In 2011 and 2012, Russia and China vetoed three UNSC resolutions demanding accountability for mass atrocity crimes in Syria. In 2013, the General Assembly passed a consensus resolution on Syria and extended the mandate for the Human Rights Council to conduct investigations of human rights violations and perpetrators.

The Council Report on ISIS was released in March and stated that ISIS is committing crimes against humanity, war crimes and genocide. But no action to stop these crimes has resulted.

In 2014, Russia and China vetoed a proposed UNSC Resolution to refer Syria to the International Criminal Courta recommendation that was sponsored by 60 countries, 100 nongovernmental organizations and 13 of the 15 Council members. The UNSC succeeded in passing Resolutions 2118 and 2209 demanding elimination of chemical weapons and indiscriminate attacks on civilians in Syria. The UNSC also passed Resolutions 2191, 2139, and 2165, which underscored the government’s responsibility to protect its people and called for increased humanitarian assistance and unimpeded access to these services. The Assad regime remains blatantly in violation of all of these UNSC Resolutions. ISIS has now begun to use chemical weapons, as well.

Syria has become a proxy war reflecting the schisms in the regional and world order. Russia and Iran provide military and financial assistance to the Assad regime. The US, UK, France, Turkey, Saudi Arabia, Qatar and other Arab Gulf states support the opposition. The growing threat of ISIS’s genocidal totalitarianism might unite even these mortal opponents.

Genocide Watch declares that the crisis in Syria stands at Stage 9: Extermination on four fronts: the Assad regime’s politicide; the Free Syrian Army’s war crimes against government sympathizers; al-Nusra’s crimes against humanity; and ISIS’s genocidal atrocities toward religious minorities and non-Sunni Muslims. All these parties must be defeated militarily and put on trial by the International Criminal Court, a new International Criminal Court for the Middle East, or national courts.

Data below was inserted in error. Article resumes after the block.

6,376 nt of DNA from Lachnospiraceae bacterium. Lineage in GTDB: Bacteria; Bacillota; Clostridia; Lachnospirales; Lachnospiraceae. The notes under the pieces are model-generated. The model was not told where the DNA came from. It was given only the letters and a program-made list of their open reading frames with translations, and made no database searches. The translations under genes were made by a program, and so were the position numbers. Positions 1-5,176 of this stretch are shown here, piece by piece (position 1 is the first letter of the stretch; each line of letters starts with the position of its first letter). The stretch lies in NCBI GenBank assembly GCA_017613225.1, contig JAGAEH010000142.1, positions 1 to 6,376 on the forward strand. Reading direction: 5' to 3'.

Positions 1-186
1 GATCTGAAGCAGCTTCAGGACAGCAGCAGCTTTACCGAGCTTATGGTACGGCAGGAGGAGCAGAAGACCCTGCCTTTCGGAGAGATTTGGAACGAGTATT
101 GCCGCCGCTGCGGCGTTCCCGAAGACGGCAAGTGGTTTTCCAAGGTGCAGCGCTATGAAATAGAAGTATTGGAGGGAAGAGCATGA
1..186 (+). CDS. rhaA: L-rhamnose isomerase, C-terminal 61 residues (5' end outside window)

Genocide Watch recommends:

  • -After careful coordination with Russia, the US, NATO and the Arab League should impose a no- fly zone over all of Syria.
  • Targeted financial and travel sanctions should be imposed on leaders of the Syrian government, the FSA, al-Nusra and ISIS.
  • -The Syrian government, Jabhat al-Nusra and ISIS should be referred to the International Criminal Court for their genocidal massacres, crimes against humanity and war crimes, including the use of chemical weapons.
  • -If referral to the ICC is blocked by Russian or Chinese veto, the Arab League should create an International Criminal Tribunal for the Middle East.
  • -Lebanon, Turkey, Egypt, Iraq, and Jordan, should comply with international law and allow Syrian refugees asylum. The wealthy nations of the world should fully support Syrian refugees until they can return home.
  • -The UN, US, Europe and Russia should create an emergency humanitarian relief operation to all areas of Syria. The Syrian government must permit unobstructed humanitarian aid access to all vulnerable populations.
  • -The UN Security Council should enforce UNSC Resolution 2178 and establish counter-terrorism measures to block the recruitment, organization, movement and mobilization of ISIS, al-Qaeda and their affiliates.

 

 

Copyright: Genocide Watch 2015

 

 

 


Follow us:
Facebooktwittergoogle_plusyoutubemailby feather
Share this:
Facebooktwittergoogle_plusredditpinterestlinkedintumblrmailby feather